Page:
It’s the beginning of the year and you have high hopes for your family. Your two children are about to start school and your spouse is working on launching a new business. You live in an emerging economy and make roughly $150 a month. Unemployment is high, but somehow you have a feeling that 2020 will be a breakthrough year. Then March rolls around and the pandemic you’ve been hearing about gets serious. You can’t really see it, but the effects quickly become very real to you and your family. You lose your job, progress on launching your spouse’s business stalls, the government enforces strict lockdown procedures, and schools in the area are shut down. Just like that, a year that started with so much promise is shaping up to be one of the worst years of your life. Unfortunately, that picture is all too real for millions of people globally.
According to the International Labor Organization, the economic ramifications of COVID-19 have caused hundreds of millions of job losses this year, and the effects are far from over. Businesses large and small are thinning operations or shutting down altogether, leaving a massive amount of people—especially those in emerging economies where there are little to no safety nets—in a precarious situation. How might the private sector, supported by the development community, respond to the devastation?
The invisible power of the nonconsumption economy
Interestingly, while businesses across the globe have been turning off their lights, other organizations have managed to flourish. Their secret? Targeting nonconsumption.
Nonconsumption occurs when the vast majority of people in an economy would benefit from access to a product or service, but due to obstacles such as cost, expertise, time, or availability, they are unable to afford the product. Because nonconsumers often make up the majority in emerging economies, innovators who target them necessarily create many jobs to serve the vast new market, and often inspire other organizations to participate and expand it.
For example, before companies like MicroEnsure came on the scene, basic insurance products weren’t available to most people in many emerging economies. Today the company serves tens of millions of previous nonconsumers of insurance in Ghana, Kenya, India, Pakistan, Philippines, and Tanzania. MicroEnsure is not alone, however. Another company, PasarPolis, serves customers in Indonesia, Thailand, and Vietnam, and just raised $54 million in its series B round. The company has hired more than 10,000 agents to issue more than 650 million policies to first-time buyers in 2019. And in June—in the middle of the pandemic—PasarPolis issued 35 million new policies.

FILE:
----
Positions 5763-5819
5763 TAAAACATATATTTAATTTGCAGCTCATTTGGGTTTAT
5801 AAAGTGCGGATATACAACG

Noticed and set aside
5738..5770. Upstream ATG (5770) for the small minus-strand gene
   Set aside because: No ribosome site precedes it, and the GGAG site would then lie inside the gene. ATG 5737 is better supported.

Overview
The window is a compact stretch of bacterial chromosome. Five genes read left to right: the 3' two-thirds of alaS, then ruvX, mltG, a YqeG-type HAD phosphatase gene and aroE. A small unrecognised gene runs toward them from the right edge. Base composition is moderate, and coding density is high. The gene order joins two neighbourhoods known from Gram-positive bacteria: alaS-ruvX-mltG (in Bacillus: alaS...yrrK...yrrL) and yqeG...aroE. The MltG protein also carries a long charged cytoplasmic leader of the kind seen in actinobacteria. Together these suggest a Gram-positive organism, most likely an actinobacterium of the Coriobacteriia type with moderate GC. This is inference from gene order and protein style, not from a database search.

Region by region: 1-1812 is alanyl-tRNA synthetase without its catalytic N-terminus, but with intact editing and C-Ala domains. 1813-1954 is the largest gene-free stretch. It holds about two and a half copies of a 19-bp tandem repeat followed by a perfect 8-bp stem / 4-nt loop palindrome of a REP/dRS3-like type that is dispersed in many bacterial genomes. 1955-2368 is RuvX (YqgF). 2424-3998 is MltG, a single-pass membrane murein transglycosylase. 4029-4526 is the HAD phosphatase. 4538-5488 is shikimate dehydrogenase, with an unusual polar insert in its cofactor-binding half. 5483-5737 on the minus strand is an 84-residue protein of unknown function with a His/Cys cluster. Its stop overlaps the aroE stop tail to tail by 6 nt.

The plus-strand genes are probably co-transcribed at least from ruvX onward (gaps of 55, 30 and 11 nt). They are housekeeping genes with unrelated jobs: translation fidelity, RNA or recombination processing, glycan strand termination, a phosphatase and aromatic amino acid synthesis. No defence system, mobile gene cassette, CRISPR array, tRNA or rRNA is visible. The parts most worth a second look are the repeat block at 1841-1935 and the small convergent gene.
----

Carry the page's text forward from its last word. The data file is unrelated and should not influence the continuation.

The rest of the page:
With poverty on the rise, other organizations can mitigate some of the devastation caused by COVID-19 pandemic by targeting the vast nonconsumption that is surely expanding in emerging economies. Not only will doing so create (or save) much needed jobs, but it will also create a strong foundation to build future economic prosperity. Consider Kenya’s Victory Farms.
When the pandemic began and Kenya enforced lockdowns, it seemed like the end was near for Victory Farms. The company, which sold fresh fish primarily to hotels, restaurants, and open-markets, initially saw sales plummet. But Victory Farms quickly refocused its efforts on serving nonconsumers in the region whose means of accessing fresh fish had dwindled. Company executives realized that much of the competition (inexpensive and sometimes toxic fish from China) was no longer available as borders were closed. And so, instead of shutting down operations, Victory Farms doubled down and recently installed 12 new 30-meter cages in Lake Victoria. Each cage can stock up to 400,000 fish.
Despite COVID-19 restrictions in Kenya, the company continues to see month over month growth and just earned their highest revenue to date. In order to meet demand, Victory Farms is hiring people when other organizations are laying off people in droves. In addition, the company recently launched an outgrower program to empower local fishermen and is even investigating expanding its operations into other East African countries. What if other businesses prioritized nonconsumption? What if more development dollars were used to enable them?
Until people across the globe have universal access to the products and services that will improve their lives, there will always be a market opportunity to target nonconsumers with simple and affordable products. Now more than ever, with so many people struggling to make ends meet, development organizations have an opportunity to empower businesses and reduce joblessness by supporting struggling emerging-market entrepreneurs targeting nonconsumption.
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